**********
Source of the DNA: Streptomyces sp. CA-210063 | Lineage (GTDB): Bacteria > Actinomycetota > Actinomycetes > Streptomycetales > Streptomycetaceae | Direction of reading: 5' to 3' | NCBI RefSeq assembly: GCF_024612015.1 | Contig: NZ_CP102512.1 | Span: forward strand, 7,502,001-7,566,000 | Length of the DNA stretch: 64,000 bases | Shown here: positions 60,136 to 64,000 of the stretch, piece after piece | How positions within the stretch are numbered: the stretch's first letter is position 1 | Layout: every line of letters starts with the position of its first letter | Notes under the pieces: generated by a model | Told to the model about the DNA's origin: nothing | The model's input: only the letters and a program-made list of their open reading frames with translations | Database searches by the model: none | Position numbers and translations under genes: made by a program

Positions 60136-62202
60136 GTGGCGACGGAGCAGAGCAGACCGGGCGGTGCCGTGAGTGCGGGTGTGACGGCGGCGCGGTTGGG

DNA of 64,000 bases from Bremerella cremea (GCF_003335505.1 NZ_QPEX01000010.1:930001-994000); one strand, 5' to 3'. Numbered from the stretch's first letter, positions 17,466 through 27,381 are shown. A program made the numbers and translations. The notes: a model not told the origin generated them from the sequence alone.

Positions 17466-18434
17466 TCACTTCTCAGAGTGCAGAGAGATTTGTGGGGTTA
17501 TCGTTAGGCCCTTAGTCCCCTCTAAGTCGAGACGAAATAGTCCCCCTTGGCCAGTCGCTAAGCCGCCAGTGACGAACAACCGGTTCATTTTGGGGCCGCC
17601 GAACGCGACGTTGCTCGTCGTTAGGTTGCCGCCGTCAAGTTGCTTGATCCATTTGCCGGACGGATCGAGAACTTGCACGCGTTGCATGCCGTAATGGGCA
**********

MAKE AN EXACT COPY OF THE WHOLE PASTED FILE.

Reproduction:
Source of the DNA: Streptomyces sp. CA-210063 | Lineage (GTDB): Bacteria > Actinomycetota > Actinomycetes > Streptomycetales > Streptomycetaceae | Direction of reading: 5' to 3' | NCBI RefSeq assembly: GCF_024612015.1 | Contig: NZ_CP102512.1 | Span: forward strand, 7,502,001-7,566,000 | Length of the DNA stretch: 64,000 bases | Shown here: positions 60,136 to 64,000 of the stretch, piece after piece | How positions within the stretch are numbered: the stretch's first letter is position 1 | Layout: every line of letters starts with the position of its first letter | Notes under the pieces: generated by a model | Told to the model about the DNA's origin: nothing | The model's input: only the letters and a program-made list of their open reading frames with translations | Database searches by the model: none | Position numbers and translations under genes: made by a program

Positions 60136-62202
60136 GTGGCGACGGAGCAGAGCAGACCGGGCGGTGCCGTGAGTGCGGGTGTGACGGCGGCGCGGTTGGG

DNA of 64,000 bases from Bremerella cremea (GCF_003335505.1 NZ_QPEX01000010.1:930001-994000); one strand, 5' to 3'. Numbered from the stretch's first letter, positions 17,466 through 27,381 are shown. A program made the numbers and translations. The notes: a model not told the origin generated them from the sequence alone.

Positions 17466-18434
17466 TCACTTCTCAGAGTGCAGAGAGATTTGTGGGGTTA
17501 TCGTTAGGCCCTTAGTCCCCTCTAAGTCGAGACGAAATAGTCCCCCTTGGCCAGTCGCTAAGCCGCCAGTGACGAACAACCGGTTCATTTTGGGGCCGCC
17601 GAACGCGACGTTGCTCGTCGTTAGGTTGCCGCCGTCAAGTTGCTTGATCCATTTGCCGGACGGATCGAGAACTTGCACGCGTTGCATGCCGTAATGGGCA